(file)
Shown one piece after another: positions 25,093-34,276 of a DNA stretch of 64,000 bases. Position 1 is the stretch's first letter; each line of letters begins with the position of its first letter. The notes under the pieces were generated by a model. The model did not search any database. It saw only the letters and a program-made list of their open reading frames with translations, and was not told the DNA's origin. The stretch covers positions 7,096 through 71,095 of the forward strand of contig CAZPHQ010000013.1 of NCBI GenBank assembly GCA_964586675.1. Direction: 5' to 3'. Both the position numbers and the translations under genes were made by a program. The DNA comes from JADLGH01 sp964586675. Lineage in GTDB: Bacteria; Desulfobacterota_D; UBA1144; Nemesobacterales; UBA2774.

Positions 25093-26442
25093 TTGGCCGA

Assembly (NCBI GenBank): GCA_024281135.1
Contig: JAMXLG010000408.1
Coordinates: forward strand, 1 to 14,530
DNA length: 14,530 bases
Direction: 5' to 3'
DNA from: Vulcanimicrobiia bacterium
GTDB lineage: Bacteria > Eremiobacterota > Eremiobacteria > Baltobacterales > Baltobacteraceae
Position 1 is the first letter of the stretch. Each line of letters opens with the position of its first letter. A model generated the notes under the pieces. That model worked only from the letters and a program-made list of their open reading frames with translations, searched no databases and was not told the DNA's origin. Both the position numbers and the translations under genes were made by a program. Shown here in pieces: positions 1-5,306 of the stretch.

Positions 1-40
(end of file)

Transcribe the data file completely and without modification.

Shown one piece after another: positions 25,093-34,276 of a DNA stretch of 64,000 bases. Position 1 is the stretch's first letter; each line of letters begins with the position of its first letter. The notes under the pieces were generated by a model. The model did not search any database. It saw only the letters and a program-made list of their open reading frames with translations, and was not told the DNA's origin. The stretch covers positions 7,096 through 71,095 of the forward strand of contig CAZPHQ010000013.1 of NCBI GenBank assembly GCA_964586675.1. Direction: 5' to 3'. Both the position numbers and the translations under genes were made by a program. The DNA comes from JADLGH01 sp964586675. Lineage in GTDB: Bacteria; Desulfobacterota_D; UBA1144; Nemesobacterales; UBA2774.

Positions 25093-26442
25093 TTGGCCGA

Assembly (NCBI GenBank): GCA_024281135.1
Contig: JAMXLG010000408.1
Coordinates: forward strand, 1 to 14,530
DNA length: 14,530 bases
Direction: 5' to 3'
DNA from: Vulcanimicrobiia bacterium
GTDB lineage: Bacteria > Eremiobacterota > Eremiobacteria > Baltobacterales > Baltobacteraceae
Position 1 is the first letter of the stretch. Each line of letters opens with the position of its first letter. A model generated the notes under the pieces. That model worked only from the letters and a program-made list of their open reading frames with translations, searched no databases and was not told the DNA's origin. Both the position numbers and the translations under genes were made by a program. Shown here in pieces: positions 1-5,306 of the stretch.

Positions 1-40